Costs compared to what??? What other areas???

Dungeon Master
08-15-2005, 06:24 AM
I'm willing to bet most wouldn't use any transport system we now have or soon to come or parking wouldn't be an issue.
We're spoiled. Does the bus stop by the coffee shop? I sure could use a cup. Does it stop by to get my dry cleaning? Can I smoke on it?
Yes, some already ride the bus but we aren't like some of those cities that has had major transportation systems in place since they were kids. It's already a way of life for them.
How about China or Japan, would you wake up earlier so you could ride your bike to work? Just a few here do that but I'm willing to bet again that most wouldn't even think about it if it were a change to their ways of life.
Today's life is all about convenience and self control.
Again, if we all took advantage of the transportation systems already in place there wouldn't be the topic "parking issue".

08-15-2005, 06:58 AM
I'm willing to bet most wouldn't use any transport system we now have or soon to come or parking wouldn't be an issue.
We're spoiled. Does the bus stop by the coffee shop? I sure could use a cup. Does it stop by to get my dry cleaning? Can I smoke on it?
Yes, some already ride the bus but we aren't like some of those cities that has had major transportation systems in place since they were kids. It's already a way of life for them.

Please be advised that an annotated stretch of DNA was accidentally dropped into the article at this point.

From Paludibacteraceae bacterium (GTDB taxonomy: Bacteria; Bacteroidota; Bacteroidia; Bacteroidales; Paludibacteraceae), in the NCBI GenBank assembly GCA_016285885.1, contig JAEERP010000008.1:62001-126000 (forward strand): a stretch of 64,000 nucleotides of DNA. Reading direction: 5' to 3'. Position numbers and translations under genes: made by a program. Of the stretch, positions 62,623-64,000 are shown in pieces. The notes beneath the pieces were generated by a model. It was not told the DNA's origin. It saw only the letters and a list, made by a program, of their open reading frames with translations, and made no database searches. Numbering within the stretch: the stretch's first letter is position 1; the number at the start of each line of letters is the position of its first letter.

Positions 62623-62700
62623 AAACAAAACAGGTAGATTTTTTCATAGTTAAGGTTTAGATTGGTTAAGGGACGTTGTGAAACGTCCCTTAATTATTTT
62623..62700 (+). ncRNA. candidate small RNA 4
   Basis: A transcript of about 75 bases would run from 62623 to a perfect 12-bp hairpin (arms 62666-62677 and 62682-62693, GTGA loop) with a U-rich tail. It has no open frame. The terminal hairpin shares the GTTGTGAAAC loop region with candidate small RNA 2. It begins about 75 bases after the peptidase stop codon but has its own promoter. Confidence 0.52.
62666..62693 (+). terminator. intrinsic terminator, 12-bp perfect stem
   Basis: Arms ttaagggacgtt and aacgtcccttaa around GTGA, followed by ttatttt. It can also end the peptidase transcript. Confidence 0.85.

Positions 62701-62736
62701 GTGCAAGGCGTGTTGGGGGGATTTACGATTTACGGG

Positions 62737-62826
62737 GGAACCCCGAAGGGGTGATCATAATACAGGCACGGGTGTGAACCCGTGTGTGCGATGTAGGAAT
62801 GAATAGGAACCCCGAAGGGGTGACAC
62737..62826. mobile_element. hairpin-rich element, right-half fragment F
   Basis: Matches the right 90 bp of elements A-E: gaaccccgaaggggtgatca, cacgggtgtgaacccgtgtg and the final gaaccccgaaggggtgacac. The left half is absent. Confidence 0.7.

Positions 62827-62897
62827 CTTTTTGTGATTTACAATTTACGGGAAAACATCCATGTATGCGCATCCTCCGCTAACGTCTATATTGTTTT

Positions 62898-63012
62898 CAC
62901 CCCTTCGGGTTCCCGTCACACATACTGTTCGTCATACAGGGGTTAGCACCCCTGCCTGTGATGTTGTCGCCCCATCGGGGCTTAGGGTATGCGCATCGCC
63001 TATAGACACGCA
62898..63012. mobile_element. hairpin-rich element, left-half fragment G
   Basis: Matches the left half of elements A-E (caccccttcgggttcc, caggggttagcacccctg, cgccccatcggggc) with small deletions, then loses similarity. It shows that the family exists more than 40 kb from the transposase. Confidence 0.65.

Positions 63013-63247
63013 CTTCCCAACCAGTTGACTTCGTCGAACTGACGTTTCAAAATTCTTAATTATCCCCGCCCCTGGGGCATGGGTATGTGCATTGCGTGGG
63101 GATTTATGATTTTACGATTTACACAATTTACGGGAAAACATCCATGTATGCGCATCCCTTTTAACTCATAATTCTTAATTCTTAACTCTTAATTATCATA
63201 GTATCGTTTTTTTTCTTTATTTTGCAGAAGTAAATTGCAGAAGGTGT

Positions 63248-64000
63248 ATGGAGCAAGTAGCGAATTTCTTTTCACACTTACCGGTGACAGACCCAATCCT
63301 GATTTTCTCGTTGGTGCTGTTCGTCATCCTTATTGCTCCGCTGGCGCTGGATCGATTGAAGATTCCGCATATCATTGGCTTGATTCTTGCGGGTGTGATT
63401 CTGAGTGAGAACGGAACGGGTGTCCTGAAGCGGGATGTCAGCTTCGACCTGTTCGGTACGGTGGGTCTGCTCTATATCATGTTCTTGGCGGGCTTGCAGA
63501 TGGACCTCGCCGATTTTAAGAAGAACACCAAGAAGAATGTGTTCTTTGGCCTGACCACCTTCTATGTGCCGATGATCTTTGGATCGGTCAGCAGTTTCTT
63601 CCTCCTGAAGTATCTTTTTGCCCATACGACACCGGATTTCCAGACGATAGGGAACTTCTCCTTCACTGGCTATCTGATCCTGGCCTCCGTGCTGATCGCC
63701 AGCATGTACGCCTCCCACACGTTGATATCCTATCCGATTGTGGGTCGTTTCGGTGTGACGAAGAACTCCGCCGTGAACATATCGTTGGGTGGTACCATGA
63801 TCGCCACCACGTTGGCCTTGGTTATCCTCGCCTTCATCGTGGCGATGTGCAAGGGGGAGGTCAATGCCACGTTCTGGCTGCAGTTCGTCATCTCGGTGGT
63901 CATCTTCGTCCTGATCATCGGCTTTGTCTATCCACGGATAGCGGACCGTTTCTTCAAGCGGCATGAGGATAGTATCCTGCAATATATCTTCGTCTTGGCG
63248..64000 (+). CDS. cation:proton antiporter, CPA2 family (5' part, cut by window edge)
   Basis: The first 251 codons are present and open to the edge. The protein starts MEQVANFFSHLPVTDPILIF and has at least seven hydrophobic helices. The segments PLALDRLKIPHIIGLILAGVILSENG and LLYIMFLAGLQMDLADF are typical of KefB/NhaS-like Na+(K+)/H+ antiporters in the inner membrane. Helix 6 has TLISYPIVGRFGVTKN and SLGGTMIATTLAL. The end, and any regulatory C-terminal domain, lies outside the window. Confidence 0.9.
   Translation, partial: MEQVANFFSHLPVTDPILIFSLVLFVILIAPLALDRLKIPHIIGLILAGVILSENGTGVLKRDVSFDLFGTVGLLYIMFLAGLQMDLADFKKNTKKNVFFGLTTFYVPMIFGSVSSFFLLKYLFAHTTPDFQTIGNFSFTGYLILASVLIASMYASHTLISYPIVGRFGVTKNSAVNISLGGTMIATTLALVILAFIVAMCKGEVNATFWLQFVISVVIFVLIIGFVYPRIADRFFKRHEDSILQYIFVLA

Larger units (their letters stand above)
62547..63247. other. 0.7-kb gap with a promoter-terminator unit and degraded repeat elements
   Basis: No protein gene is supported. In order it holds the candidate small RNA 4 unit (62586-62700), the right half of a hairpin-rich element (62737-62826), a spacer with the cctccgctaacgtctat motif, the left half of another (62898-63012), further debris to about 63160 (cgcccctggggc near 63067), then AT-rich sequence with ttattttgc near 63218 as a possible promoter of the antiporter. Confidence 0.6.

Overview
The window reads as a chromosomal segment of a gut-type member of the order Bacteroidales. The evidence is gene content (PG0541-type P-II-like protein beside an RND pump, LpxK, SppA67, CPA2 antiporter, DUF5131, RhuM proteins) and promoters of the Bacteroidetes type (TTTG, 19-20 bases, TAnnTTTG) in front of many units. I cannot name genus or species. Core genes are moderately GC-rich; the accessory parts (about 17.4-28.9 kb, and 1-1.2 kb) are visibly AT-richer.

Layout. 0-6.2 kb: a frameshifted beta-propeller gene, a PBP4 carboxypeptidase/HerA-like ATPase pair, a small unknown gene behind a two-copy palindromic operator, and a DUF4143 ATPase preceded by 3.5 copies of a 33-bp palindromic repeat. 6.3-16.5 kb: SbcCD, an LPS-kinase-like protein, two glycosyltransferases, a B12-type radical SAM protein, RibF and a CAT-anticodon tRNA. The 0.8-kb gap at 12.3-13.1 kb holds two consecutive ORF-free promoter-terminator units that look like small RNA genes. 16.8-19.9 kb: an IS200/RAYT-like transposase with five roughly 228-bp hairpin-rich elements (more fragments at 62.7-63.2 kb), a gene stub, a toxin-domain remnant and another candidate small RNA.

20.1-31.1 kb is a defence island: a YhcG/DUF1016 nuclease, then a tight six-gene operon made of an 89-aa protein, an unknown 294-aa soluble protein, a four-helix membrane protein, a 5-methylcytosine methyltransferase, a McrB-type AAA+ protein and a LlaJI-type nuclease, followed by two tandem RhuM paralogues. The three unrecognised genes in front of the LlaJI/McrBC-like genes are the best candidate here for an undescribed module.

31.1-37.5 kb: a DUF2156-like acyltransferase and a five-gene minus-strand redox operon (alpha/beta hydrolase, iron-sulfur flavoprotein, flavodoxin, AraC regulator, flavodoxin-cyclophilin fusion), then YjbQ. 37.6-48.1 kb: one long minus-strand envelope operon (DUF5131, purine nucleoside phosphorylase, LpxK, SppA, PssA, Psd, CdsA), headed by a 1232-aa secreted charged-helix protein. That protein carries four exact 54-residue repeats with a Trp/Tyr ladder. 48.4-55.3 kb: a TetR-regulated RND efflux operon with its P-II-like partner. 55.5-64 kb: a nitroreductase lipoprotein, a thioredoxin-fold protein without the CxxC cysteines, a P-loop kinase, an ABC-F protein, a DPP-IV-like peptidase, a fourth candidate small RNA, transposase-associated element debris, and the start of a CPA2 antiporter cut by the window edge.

How about China or Japan, would you wake up earlier so you could ride your bike to work? Just a few here do that but I'm willing to bet again that most wouldn't even think about it if it were a change to their ways of life.
Today's life is all about convenience and self control.
Again, if we all took advantage of the transportation systems already in place there wouldn't be the topic "parking issue".
Precisely. Use of the current mass transit should give some indication of any other future forms of mass transit. We are a spread out community that's accustomed to driving wherever we want to go.

As others have mentioned previously, our biggest hurdle is that our population density is so low. It would be hard to have a practical, efficient light rail system. Just because it works in other cities with comparable populations doesn't mean it will work here. Additionally, there doesn't seem to be much demand for it. It would be a pretty high-cost gamble. I just don't believe it's worth it.

08-15-2005, 07:03 AM
Costs compared to what??? What other areas???

Costs compared to other forms of mass transit or other improvents. Or simply, costs compared to the perceived benefits an analysis of the cost-benefits ratio; there should be a sufficient benefit to outweigh the tremendous cost.

Other areas would include much-needed fixes and upgrades to existing infrastructure, including crumbling streets and bridges, even in the Downtown/Bricktown area.

08-15-2005, 07:10 AM
No. In Oklahoma City the problem is that most people think only "poor" people ride the bus and other mass transit. Well, guess what. I spent $35.00 filling a truck with gas that cost me $15.00 to fill when I bought the thing. If we had rapid transit, I would use it because I can not really afford to go anywhere anymore because of the price of gas. One date is nearly a half tank.

We need to re-educate people and get that low class mentality out of their minds. THEN rapid transit will work. We can plan it now, and by the time it is on line, the majority will have gotten those incorrect ideas out of their minds.